(Image from the Ecole de la Montagne Rouge)
The Québec student movement of the printemps érable of 2012, which began as a protest movement against proposed increases in university tuition fees, very quickly became a much broader social movement that in its most radical expressions questioned the very foundations of State-Capital in the province, with multiple resonances beyond Québec. If the movement then contributed to the fall of one government, and the suspension of the proposed increases, it continues to echo today in the demand for completely free education.
The demand again may seem limited, both in its aim and in the manner in which it is being presented and fought for. But that is to take a social movement in political isolation from all other actors/concerns/interests in society, and to fail to see that the many parts of the social system are profoundly interconnected, with education’s many relations to State-Capital being an obvious example. To struggle for a free education is thereby to challenge the dominion of profit/merchandise not only in education, but also potentially, in the whole of society, and thereby in turn to re-examine the very nature of education.
From the possible may emerge the impossible.
Part of the statement of principles, from gratuitescolaire.info …
Fight the knowledge economy
Restoring the university’s mission
In the neoliberal market of education, tuition fees constitute a disciplinary integration of young citizens into market logic.
By presenting education as a personal investment and asking young people to take up debt in order to increase the value of their labor power on the market, the students are forced to do a cost-benefit calculation in the choice their programs.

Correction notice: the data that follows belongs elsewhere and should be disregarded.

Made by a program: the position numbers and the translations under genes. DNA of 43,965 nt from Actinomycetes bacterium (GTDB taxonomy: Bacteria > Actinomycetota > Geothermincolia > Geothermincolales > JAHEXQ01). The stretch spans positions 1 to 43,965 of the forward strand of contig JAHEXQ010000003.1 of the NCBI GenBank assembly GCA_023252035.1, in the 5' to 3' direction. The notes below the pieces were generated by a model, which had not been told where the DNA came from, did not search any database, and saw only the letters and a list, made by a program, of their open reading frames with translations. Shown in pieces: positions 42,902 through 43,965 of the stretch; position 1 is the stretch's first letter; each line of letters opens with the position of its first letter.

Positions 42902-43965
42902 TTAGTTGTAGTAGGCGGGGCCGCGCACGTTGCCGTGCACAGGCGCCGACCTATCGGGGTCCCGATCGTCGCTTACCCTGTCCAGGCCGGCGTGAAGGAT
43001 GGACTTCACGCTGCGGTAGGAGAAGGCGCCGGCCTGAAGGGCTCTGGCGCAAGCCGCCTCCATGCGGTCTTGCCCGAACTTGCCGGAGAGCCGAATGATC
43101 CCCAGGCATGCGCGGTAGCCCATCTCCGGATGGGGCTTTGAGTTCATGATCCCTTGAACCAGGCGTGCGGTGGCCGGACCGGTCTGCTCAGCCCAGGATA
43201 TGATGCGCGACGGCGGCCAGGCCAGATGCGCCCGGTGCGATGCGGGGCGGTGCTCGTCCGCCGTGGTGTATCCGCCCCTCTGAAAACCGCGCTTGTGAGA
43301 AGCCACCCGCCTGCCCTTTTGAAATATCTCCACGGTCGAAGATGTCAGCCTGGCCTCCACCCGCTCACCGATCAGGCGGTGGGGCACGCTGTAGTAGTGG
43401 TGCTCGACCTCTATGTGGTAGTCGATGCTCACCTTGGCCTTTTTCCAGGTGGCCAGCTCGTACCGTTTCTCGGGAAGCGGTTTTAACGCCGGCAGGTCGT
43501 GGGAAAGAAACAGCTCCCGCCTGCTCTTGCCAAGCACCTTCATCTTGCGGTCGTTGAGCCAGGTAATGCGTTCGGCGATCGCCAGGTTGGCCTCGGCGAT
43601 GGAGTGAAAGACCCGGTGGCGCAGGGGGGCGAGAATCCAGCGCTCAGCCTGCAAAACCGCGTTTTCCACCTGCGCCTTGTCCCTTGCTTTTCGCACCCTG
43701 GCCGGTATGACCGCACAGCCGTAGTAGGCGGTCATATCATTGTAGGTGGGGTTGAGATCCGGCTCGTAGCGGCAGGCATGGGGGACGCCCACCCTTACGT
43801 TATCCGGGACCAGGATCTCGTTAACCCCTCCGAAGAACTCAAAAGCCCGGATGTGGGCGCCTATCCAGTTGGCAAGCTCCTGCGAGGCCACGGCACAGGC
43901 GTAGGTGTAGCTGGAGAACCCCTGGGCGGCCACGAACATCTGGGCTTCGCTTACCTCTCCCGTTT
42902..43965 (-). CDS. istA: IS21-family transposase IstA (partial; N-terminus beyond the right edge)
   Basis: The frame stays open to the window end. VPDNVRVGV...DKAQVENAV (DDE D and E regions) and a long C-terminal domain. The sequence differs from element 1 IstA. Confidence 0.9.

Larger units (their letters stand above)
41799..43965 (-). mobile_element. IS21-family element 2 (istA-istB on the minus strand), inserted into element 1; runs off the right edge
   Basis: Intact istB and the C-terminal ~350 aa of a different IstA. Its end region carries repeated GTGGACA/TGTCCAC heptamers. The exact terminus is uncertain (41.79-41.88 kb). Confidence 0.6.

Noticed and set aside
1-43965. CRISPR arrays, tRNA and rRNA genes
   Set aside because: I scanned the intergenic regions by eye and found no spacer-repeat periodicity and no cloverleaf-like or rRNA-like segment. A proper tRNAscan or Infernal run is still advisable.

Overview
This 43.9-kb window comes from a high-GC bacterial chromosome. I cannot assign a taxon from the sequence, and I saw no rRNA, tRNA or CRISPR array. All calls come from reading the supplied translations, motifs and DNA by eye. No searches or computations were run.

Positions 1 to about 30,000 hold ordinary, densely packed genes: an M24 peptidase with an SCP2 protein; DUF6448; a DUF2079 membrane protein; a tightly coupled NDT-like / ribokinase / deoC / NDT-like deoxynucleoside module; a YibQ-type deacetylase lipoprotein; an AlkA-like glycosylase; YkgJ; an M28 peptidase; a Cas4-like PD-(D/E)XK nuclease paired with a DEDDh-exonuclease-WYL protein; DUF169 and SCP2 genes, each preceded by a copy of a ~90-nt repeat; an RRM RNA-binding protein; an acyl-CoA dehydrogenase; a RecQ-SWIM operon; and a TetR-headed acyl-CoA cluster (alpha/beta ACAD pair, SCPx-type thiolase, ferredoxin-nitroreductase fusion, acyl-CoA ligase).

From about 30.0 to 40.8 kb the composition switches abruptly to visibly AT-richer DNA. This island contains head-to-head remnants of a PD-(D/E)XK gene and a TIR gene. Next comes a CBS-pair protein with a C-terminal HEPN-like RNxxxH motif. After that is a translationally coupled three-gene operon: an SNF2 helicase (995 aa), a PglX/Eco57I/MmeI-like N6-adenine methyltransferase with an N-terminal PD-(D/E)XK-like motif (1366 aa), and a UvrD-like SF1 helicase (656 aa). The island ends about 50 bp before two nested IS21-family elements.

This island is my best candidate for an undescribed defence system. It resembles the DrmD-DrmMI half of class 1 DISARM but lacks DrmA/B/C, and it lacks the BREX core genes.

This logic tends to favor the modulation of tuition by program (increasing tuition fees in programs leading to more lucrative professions) and, more importantly, to transform the public universities.
The migration of students to programs perceived as lucrative tends to change the way university administrations consider the fundamental mission of education. Programs become market-oriented in order to attract more students while fundamental research, humanities and art programs tend to be marginalized, underfunded and even disappear.
For students, this vision of education creates a significant debt problem. Entering the labor market indebted in the tens of thousands of dollars is an important incentive to work. Instead of prioritizing an interesting job or working fewer hours, young graduates are required to maximize their income, in order to pay off their student debt.
Free education is a guarantee against the implementation of the neoliberal model of the knowledge economy.
For more information, see Association pour une solidarité syndicale étudiante, the Association that lay at the basis of CLASSE : Coalition large de l’Association pour une solidarité syndicale étudiante, the principal institutional actor in the student protests of 2012.
In celebration of the Québec student movement, a video from the photographer and film maker, Mario Jean …
Mario Jean chronicled the movement from its beginning. His website printempsquébécois offers a very powerful testimony to the beauty, determination and courage of the student movement.